Don’t worry, it was far more awkward than I’m describing. It’s hard to get a firm grip on a thin rope when you’re trying to keep the hood of your sweatshirt from blowing off your head. But fear not, we did it. We got the pig out of the pasture and up the hill onto (basically) my driveway. Yes, that is where we do our pig scalding, where do you do yours?

So pig scalding…

That’s step two of this beautiful process. It’s purpose is to prepare the skin to have the hair scrapped off of it without damage. The water is heated in a barrel (that Thomas jimmy rigged over a flame), to 145 degrees exactly, and the pig is then lowered in for 2 minutes stretches at a time, before it’s pulled out and the hair is scrapped off. This takes hours to complete. Then what you have is a plane white pig, ready to be hung.

Our pig hung for just over 24 hours (in the very cold weather) and Thomas spent the entirely of today butchering it. Yes, he butchered it himself, because if you know my husband, you know that there isn’t a lot he doesn’t want to learn how to do.

And so goes the story of friend to food…

In other food news on the farm, a deer found it’s way into our freezer as well. Thomas went out the first day of deer season and did something he’s been waiting his whole life to do- shot his first deer in his own backyard. And it all went down in less than an hour! He headed out before first light, and once he found his position, a deer walked right into his sights. With one bullet, the deer dropped straight to the ground (much how I anticipated the pig would do- but I was wrong. Very wrong).

I think I would have been more upset about the dead deer had I have seen it die- given that deer are just so much cuter than pigs- but as the story goes, I didn’t even lay eyes on the thing until it had no skin and was hanging from the shed. I had never eaten venison before, and so I was nervous to try it, but I have to say that it was not half bad. The way Thomas prepared it, almost like bbq pulled venison in the crockpot, I would have been hard pressed to even identify it as deer had I not known ahead of time.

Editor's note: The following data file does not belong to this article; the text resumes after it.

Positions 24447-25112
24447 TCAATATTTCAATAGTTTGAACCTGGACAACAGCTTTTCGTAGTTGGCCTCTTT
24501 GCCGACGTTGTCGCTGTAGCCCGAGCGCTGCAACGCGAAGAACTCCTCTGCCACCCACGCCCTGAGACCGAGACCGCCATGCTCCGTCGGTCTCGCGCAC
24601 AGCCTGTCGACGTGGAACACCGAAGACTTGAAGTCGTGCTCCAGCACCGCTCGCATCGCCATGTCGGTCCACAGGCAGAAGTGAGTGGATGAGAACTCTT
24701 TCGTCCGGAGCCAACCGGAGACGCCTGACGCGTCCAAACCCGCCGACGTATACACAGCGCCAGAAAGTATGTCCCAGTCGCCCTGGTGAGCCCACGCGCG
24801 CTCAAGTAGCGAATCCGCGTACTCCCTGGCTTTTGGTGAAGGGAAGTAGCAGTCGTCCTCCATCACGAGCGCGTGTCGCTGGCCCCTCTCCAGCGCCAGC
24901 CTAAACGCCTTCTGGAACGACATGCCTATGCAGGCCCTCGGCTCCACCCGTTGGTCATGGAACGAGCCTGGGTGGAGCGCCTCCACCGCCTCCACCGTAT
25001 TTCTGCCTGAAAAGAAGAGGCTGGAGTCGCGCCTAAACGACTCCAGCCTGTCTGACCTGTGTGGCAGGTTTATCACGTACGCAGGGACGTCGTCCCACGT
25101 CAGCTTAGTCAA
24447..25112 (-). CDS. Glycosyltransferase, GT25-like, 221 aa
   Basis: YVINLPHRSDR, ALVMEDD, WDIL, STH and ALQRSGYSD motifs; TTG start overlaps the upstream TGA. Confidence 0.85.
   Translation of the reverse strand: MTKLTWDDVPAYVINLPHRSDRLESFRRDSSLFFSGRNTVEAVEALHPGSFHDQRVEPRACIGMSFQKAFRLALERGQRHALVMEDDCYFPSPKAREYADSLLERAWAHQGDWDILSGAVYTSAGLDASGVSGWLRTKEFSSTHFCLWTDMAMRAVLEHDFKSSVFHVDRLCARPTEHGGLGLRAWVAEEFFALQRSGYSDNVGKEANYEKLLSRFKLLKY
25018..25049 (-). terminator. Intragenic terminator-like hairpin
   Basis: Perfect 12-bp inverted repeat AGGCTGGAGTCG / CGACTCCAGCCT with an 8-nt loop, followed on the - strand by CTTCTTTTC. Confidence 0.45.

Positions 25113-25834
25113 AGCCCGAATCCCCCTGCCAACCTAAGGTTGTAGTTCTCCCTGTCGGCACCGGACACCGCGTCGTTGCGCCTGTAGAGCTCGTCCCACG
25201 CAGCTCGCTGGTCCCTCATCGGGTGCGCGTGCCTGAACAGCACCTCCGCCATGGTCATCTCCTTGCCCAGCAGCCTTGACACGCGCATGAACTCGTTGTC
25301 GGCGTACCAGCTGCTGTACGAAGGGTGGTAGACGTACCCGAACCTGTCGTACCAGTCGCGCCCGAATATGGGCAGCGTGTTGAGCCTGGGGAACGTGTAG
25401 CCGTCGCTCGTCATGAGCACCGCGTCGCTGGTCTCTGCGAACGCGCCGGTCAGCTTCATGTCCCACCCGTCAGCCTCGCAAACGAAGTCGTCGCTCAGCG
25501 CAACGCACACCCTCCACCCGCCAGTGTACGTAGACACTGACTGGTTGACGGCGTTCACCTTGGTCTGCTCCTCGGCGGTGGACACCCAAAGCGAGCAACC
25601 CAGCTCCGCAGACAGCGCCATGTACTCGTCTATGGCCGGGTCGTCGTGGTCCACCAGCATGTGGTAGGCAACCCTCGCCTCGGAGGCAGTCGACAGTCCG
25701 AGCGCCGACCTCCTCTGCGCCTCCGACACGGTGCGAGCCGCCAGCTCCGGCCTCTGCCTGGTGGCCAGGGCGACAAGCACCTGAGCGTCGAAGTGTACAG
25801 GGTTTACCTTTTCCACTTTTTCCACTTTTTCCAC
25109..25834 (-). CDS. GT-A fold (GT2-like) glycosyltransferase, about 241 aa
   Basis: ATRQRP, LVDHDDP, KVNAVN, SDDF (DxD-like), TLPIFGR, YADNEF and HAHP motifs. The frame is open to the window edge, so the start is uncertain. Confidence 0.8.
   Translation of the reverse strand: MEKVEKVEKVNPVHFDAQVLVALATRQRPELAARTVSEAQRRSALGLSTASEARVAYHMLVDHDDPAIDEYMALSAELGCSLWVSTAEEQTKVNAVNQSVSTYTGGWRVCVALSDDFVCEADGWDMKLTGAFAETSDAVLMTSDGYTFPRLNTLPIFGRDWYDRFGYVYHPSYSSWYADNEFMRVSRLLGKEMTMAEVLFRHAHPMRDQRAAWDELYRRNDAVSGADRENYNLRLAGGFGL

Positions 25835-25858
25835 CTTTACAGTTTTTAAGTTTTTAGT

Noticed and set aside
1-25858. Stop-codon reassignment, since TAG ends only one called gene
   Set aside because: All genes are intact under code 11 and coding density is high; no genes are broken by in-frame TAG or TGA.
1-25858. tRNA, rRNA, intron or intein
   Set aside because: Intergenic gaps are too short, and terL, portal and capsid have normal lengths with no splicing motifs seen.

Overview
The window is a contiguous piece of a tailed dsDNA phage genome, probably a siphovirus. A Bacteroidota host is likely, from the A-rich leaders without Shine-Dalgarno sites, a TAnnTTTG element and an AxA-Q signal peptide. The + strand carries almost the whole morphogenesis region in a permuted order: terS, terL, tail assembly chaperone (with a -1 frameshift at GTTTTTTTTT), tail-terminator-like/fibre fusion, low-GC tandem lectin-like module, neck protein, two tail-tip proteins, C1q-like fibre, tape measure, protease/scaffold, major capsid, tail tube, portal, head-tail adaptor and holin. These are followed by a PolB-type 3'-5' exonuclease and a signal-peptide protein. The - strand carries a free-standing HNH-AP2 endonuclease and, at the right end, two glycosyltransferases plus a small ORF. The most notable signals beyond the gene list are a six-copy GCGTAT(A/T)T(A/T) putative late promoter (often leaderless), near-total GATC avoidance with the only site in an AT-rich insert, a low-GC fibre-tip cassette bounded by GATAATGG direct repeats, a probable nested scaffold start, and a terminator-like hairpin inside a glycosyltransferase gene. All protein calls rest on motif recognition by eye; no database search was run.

So anyway, as the song goes… “There’s one more angel in heaven, there’s one more star in the sky” (extra points if you can name that song or the musical it’s from!)

Two down. More to come. Thomas is dead set (no pun intended) on processing (that’s a better word) another hog and we have it on the calendar to process one of my beloved turkeys this weekend. I don’t know if Thomas knows something about the coming apocalypse that he’s not telling me about, but we’re certainly getting our freezer prepared for winter.

If anyone needs me, I’ll be being the opposite of vegan.

But don’t be disheartened, Readers… there is new life here too. It’s not all dirty and bloody here. God is so funny, as he demonstrates so beautifully for our kids (and for us) that the circle of life is always around us. Things come in, and things go out. Death is a part of life. But NEW LIFE is also a part of life…

We’ve hatched 5 baby chickens since my last blog post! The first was discovered accidentally, as Thomas had miscalculated the incubation period. He wasn’t checking inside our eggonator (incubator) frequently, so as to not let out the warm air, and so he nearly missed the birth of our first new friend. It was actually muffled chirping coming from the machine that made him take a peek. And there, nestled among his unborn half siblings, was a tiny black chick.

I’m a grandma!

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This is the first birth of our second generation here at Shalom farm. Although we raised our chickens here from day old chicks like this guy, we weren’t there to see them hatch. We didn’t know the chickens that the babies came from. In this case, we most certainly do.

Over the last week, we’ve welcomed five- one we got to watch actually come out of the shell! It’s been very exciting. And although they are currently taking up residence in my guest room to keep warm while making it smell a little like a barn yard, it brings me such joy to see my kids love on their new animals. The miracle of creation just never gets old, I tell you what.

And although I still sometimes find myself unsure of God’s plan for us here, I know that He’s got us right where He wants us. We’re where we’re meant to be.